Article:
In software projects, people often continue working on programs that others created. This is especially the case in agile development. Therefore, developers often need to understand unfamiliar code in order to expand, change, fix or review it. Navigating through code and searching for relevant information requires a lot of developer time. This paper introduces an approach to use eye tracking to record and transfer developers' attention during software maintenance. We visualize the recorded data with heatmaps and display switches between Java classes by coloring filenames. These attention representations aim to help developers finding and navigating to relevant code sections faster.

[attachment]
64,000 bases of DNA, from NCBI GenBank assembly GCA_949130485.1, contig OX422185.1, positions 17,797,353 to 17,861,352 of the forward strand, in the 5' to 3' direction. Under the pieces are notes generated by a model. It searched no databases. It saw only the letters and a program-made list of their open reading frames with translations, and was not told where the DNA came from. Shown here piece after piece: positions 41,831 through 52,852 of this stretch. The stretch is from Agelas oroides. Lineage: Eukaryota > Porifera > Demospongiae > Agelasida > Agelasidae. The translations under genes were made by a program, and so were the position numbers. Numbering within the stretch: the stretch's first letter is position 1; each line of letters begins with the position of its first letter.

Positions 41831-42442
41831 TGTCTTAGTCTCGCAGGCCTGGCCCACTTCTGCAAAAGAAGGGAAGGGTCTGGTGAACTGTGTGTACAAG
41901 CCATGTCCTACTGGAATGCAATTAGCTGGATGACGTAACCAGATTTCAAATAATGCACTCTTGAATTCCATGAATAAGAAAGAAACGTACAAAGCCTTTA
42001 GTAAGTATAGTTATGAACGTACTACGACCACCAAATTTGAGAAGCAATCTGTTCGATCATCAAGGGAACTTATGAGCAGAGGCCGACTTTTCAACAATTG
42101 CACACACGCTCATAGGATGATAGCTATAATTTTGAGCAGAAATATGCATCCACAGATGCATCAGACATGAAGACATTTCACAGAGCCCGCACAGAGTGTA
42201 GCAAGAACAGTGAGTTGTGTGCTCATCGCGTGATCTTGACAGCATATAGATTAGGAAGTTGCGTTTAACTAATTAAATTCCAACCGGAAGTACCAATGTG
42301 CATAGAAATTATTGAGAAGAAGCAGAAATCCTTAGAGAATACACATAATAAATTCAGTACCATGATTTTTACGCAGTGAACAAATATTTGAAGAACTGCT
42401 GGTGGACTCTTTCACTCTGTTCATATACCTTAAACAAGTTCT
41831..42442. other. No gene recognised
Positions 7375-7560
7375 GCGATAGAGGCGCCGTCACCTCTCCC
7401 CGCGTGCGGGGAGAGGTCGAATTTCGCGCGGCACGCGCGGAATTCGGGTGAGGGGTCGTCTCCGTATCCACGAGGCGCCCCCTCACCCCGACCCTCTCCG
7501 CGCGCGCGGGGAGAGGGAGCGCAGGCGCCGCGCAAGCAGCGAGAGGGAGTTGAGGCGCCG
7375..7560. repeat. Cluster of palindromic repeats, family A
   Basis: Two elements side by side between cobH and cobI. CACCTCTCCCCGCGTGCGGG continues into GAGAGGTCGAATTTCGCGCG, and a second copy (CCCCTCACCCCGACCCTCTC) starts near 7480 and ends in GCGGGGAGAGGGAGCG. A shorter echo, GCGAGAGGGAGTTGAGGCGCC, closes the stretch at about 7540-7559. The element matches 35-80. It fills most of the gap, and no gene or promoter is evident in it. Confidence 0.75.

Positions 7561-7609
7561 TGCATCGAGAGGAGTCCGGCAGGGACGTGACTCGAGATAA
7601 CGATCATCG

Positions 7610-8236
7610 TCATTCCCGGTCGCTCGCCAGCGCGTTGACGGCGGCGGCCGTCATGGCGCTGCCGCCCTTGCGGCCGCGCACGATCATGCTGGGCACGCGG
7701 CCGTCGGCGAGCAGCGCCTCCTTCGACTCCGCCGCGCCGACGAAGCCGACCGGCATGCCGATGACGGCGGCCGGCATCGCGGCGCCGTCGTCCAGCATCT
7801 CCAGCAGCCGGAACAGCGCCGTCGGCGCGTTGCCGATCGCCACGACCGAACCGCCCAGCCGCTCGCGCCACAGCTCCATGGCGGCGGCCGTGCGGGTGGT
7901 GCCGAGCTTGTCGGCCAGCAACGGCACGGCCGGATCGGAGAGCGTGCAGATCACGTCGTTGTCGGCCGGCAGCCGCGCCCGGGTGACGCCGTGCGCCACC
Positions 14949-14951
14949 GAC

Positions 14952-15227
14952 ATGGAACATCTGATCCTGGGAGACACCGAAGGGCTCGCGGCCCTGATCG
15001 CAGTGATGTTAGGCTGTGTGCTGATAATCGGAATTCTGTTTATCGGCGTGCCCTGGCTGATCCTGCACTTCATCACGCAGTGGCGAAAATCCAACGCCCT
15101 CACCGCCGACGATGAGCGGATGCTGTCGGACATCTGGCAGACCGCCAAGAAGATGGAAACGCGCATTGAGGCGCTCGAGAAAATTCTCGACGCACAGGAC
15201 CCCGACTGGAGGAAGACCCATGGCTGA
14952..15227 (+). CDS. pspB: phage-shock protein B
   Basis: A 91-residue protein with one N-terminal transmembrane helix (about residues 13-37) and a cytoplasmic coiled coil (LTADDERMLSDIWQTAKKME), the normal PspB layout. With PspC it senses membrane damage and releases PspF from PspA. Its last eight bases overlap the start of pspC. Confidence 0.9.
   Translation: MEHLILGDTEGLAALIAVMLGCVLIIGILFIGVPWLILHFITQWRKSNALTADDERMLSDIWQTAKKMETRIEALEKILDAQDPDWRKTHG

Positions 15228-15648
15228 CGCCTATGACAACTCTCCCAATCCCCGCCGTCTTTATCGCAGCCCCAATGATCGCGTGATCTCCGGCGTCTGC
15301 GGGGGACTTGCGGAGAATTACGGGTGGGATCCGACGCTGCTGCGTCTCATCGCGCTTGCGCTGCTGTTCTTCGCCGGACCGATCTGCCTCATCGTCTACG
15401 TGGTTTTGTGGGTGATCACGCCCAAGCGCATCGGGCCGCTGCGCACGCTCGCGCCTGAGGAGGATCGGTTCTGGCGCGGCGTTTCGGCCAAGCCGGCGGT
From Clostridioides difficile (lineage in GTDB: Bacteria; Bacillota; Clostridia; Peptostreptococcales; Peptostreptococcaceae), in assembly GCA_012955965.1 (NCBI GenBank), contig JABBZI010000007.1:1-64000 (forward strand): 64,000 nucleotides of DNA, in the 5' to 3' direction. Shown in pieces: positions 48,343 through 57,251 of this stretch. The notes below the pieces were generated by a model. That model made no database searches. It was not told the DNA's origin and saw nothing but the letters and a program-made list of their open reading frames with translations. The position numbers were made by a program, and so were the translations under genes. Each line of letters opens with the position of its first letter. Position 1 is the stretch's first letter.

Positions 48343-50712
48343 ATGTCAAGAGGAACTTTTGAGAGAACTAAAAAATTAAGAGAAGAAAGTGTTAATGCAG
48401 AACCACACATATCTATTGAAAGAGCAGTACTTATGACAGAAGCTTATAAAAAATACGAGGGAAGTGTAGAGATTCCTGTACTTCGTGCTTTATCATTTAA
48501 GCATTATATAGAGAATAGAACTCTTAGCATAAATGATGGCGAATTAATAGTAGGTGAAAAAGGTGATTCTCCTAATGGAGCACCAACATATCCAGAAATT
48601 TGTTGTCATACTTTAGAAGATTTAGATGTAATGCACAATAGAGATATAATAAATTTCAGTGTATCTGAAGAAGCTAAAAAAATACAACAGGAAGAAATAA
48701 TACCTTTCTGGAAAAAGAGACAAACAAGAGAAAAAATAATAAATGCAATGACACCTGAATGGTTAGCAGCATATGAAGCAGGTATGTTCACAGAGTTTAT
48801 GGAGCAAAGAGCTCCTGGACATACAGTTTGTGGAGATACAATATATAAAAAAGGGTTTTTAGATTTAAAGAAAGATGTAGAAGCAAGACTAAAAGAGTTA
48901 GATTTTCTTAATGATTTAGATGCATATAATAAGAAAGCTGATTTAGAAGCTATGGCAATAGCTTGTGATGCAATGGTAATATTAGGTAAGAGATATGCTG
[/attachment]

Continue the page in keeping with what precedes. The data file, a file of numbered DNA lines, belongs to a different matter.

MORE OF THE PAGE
We conducted an eye tracking experiment to investigate whether these attention visualizations help developers during software maintenance. The results show that both representations helped some of the participants for orientation and code finding purposes. The heatmaps slightly decreased the cognitive load as well. However, most participants, especially the more experienced ones, rated the attention visualizations as barely helpful or not helpful. Instead, the representations increased their visual effort, reduced the code's clarity and made the overall understanding of the program's functionality, as well as finding relevant areas, more difficult. By testing this specific implementation of the approach of attention transfer, we gained important lessons learned and provide several improvement suggestions.
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